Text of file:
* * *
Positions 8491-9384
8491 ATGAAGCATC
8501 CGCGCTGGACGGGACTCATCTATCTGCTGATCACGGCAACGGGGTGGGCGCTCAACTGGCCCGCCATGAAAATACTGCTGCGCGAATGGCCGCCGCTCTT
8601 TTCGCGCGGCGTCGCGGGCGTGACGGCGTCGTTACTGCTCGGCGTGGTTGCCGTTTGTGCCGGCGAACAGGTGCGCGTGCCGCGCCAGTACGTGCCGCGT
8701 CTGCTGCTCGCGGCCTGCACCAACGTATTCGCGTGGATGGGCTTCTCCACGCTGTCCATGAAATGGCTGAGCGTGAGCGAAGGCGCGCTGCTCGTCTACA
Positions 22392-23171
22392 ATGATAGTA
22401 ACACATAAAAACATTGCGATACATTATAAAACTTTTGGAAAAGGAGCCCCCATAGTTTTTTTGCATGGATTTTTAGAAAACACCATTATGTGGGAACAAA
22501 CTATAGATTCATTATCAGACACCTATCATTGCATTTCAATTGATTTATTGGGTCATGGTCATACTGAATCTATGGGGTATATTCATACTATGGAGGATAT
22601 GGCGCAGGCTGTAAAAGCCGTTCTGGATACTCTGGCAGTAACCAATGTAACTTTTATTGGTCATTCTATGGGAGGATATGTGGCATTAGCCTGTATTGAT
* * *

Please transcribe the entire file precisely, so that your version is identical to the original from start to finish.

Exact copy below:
Positions 8491-9384
8491 ATGAAGCATC
8501 CGCGCTGGACGGGACTCATCTATCTGCTGATCACGGCAACGGGGTGGGCGCTCAACTGGCCCGCCATGAAAATACTGCTGCGCGAATGGCCGCCGCTCTT
8601 TTCGCGCGGCGTCGCGGGCGTGACGGCGTCGTTACTGCTCGGCGTGGTTGCCGTTTGTGCCGGCGAACAGGTGCGCGTGCCGCGCCAGTACGTGCCGCGT
8701 CTGCTGCTCGCGGCCTGCACCAACGTATTCGCGTGGATGGGCTTCTCCACGCTGTCCATGAAATGGCTGAGCGTGAGCGAAGGCGCGCTGCTCGTCTACA
Positions 22392-23171
22392 ATGATAGTA
22401 ACACATAAAAACATTGCGATACATTATAAAACTTTTGGAAAAGGAGCCCCCATAGTTTTTTTGCATGGATTTTTAGAAAACACCATTATGTGGGAACAAA
22501 CTATAGATTCATTATCAGACACCTATCATTGCATTTCAATTGATTTATTGGGTCATGGTCATACTGAATCTATGGGGTATATTCATACTATGGAGGATAT
22601 GGCGCAGGCTGTAAAAGCCGTTCTGGATACTCTGGCAGTAACCAATGTAACTTTTATTGGTCATTCTATGGGAGGATATGTGGCATTAGCCTGTATTGAT